Consumer Bankruptcy Generally
Did the recent change in bankruptcy law abolish bankruptcy for the average person? Can he or she still file a bankruptcy if necessary? The answer is yes. Bankruptcy is still a viable option for the consumer as well as the business owner. If a person owes consumer debts such as credit card debts that are simply too large to pay within a reasonable time, then bankruptcy is an option and the debts can be removed (without tax) in a bankruptcy.
But can one remove debt through bankruptcy and at the same time retain assets, such as a home or car? The answer to that question depends on the state law that is applicable when the bankruptcy is filed. Can one move from one state to another to take advantage of different bankruptcy laws? Yes, but there are time limits.
Although the Bankruptcy Reform Legislation limited access to the Chapter 7 discharge and changed a lot for the lawyers, it left many consumers untouched. Generally speaking, the size of the family, the type of monthly bills and the income during the 6 months prior to filing determine whether a consumer can qualify for the Chapter 7 discharge of debt. The 6 month provision makes it very clear that precisely when one files a bankruptcy is extremely important.
How does a person know if bankruptcy is right for him or her? Well, clearly, bankruptcy is not right for everyone. Bankruptcy is something to be avoided, not embraced. But for those who have need of it, bankruptcy is indeed powerful and it is the only way to completely remove debt with the certainty of not having to pay taxes on the debt that was removed. To determine if bankruptcy is appropriate, one should ask "How long would it take to pay back my debts?" One rule of thumb is that if will take more than 3- 5 years, with interest, then bankruptcy should be considered. The next question to ask is "What would I lose if I file a bankruptcy now?" The answer to that question is contained in the state law that would apply to the bankruptcy. So a bankruptcy can result in the loss of assets? Yes, it certainly can.
One of the uncharted dangers in the bankruptcy arena is that the window of opportunity to obtain a Chapter 7 discharge may close without notice. This often happens when someone is on the edge of qualifying for a Chapter 7 discharge and cashes in an IRA and thereby increases his income over the limit. Or perhaps one avoids bankruptcy long enough to find a job that pays too much to qualify for a Chapter 7, but at the same time pays too little to pay both living expenses and all the debts.
But isn’t bankruptcy just a way to take advantage of the people who loaned me money? Not really, because banks and credit card lenders provided for potential bankruptcy losses long before they loaned the money. But what if the lenders are family members? The bankruptcy debtor is perfectly free to pay back family members or anyone else after the bankruptcy is finished.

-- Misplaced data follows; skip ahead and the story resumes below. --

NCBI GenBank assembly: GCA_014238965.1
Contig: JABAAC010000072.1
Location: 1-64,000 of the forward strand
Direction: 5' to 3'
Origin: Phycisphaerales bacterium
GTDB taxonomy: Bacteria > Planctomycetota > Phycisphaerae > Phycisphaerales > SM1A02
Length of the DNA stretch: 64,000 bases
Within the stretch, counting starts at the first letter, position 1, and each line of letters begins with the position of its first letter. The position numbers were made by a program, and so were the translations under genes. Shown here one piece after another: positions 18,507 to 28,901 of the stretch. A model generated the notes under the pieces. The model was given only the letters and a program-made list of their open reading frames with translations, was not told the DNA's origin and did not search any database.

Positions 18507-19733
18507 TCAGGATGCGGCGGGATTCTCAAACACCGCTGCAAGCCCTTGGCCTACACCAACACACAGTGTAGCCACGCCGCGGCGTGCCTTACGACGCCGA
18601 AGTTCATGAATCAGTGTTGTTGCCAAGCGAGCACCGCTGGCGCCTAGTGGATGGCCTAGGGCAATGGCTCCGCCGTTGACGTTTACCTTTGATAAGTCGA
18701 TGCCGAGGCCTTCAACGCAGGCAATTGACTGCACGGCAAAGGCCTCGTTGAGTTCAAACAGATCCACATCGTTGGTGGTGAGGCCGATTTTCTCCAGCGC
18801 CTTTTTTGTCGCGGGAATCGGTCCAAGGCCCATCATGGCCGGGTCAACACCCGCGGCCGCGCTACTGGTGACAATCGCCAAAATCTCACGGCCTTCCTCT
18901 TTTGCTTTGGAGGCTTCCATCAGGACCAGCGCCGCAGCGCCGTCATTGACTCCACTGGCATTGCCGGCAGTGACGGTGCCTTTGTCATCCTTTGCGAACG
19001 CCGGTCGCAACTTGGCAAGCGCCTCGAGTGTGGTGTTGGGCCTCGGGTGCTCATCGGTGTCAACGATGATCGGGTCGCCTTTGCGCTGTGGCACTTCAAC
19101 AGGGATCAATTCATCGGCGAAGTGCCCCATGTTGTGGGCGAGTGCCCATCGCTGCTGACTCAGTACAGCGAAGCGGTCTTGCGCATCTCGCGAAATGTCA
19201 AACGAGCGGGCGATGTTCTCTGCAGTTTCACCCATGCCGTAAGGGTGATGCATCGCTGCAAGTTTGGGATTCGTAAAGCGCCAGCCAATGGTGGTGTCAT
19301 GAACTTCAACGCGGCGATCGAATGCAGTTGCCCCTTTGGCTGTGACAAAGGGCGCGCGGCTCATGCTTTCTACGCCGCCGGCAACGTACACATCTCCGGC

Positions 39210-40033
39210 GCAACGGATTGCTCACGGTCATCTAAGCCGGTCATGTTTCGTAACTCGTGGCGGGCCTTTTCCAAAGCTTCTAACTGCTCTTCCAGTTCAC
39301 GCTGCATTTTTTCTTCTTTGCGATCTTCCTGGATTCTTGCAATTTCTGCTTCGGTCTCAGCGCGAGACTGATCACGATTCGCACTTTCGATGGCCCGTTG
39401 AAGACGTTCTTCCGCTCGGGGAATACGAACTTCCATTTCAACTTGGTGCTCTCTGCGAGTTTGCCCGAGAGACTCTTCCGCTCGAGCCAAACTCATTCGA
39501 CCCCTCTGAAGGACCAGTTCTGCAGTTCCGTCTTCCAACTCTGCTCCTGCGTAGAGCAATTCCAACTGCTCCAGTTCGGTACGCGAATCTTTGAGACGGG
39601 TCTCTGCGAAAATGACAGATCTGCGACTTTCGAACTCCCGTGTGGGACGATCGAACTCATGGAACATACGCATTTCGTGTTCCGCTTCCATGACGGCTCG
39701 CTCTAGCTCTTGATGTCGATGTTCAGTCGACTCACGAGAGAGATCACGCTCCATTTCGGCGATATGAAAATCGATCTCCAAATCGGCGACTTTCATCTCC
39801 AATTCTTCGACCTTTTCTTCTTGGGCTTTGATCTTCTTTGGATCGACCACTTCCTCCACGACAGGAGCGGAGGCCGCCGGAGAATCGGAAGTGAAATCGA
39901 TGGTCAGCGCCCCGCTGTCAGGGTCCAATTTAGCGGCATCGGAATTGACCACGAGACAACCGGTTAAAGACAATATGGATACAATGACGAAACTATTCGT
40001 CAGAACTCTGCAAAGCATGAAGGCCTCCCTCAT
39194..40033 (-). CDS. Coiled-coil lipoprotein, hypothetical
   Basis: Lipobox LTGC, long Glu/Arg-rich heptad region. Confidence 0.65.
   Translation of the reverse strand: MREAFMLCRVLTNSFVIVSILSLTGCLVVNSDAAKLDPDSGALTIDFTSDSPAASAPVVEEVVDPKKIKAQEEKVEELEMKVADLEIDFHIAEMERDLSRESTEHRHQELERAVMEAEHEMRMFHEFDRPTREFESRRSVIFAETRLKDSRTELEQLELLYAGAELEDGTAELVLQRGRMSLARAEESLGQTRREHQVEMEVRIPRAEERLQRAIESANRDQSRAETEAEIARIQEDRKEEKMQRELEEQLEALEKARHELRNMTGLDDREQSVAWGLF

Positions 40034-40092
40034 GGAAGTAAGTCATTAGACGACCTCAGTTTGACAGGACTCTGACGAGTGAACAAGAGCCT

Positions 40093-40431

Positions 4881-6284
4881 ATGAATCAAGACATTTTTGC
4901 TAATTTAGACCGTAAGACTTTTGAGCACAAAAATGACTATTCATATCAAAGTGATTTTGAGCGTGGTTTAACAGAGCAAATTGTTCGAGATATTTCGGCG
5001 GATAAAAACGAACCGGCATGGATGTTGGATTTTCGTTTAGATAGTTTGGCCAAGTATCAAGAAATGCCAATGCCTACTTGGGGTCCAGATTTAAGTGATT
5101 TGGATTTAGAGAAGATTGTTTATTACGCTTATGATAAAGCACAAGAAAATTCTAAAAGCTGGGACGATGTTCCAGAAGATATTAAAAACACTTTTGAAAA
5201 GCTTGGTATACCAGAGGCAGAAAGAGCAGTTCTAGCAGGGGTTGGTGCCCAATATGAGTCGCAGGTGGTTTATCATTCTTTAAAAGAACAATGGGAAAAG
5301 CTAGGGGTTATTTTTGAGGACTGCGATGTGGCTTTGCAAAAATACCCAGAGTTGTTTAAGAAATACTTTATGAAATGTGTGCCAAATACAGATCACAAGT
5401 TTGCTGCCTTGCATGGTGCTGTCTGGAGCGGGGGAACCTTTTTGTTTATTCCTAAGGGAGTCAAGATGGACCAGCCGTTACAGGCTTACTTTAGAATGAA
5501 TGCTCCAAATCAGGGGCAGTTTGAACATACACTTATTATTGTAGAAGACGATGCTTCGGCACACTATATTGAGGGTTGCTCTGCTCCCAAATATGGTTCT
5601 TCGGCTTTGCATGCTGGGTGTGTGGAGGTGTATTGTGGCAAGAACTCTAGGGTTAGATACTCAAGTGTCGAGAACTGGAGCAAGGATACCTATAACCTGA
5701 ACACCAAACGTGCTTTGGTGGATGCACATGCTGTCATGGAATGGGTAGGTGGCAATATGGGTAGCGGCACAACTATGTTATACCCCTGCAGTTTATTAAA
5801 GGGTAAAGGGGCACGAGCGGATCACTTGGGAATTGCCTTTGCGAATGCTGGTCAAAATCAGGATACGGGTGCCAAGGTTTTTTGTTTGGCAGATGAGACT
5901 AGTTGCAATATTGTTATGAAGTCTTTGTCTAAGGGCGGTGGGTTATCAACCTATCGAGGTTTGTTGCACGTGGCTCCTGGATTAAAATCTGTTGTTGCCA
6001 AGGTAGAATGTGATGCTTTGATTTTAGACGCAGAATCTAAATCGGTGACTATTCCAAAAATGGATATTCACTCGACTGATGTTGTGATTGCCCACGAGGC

It has been our experience that the primary force that pushes people into bankruptcy is the interest rate on credit cards. If you are reading this because you are interested in your bankruptcy options, then you have probably already experienced what it is like to receive notice from a credit card company that your interest rate has now been elevated to 35% or perhaps 40% or more because you were late on a payment, perhaps the payment on another credit card.
Most people want to pay their credit cards, but the credit card companies make it impossible for them to do so. For instance, when a credit card company notifies you that your interest rate is now 35%, they are telling you that the amount of interest alone that you are going to be paying will exceed the amount of the principal in less than 3 years.
For instance, how long will it take you to pay off a $20,000 credit card debt at 35% interest? The payments for this debt are $710 per month for 5 years. At the end of that time, the debtor will have paid $42,540 to the credit card company. Now most people do not borrow $20,000 on a credit card at one time. Most people borrow and pay some back over time. If this has happened over the course of perhaps 4 years, then it is likely that the amount actually borrowed is around $12,000. The rest is interest - interest on principal and interest on interest. So, at that point at which the payments begin, debtor is paying $42,540 to pay off what was originally a $12,000 debt. For many people, this means the difference between foreclosure and no foreclosure or medical care and no medical care. If the credit card debt is now $40,000 then the monthly payment is $1420 per month and after 5 years the debtor has paid the credit card company $85,200, or $45,200 in interest. So, the credit card company is saying, “We know you only borrowed $12,000, but we want you to pay us back $42,540 over 5 years. Why? Because it was in the contract that you never read.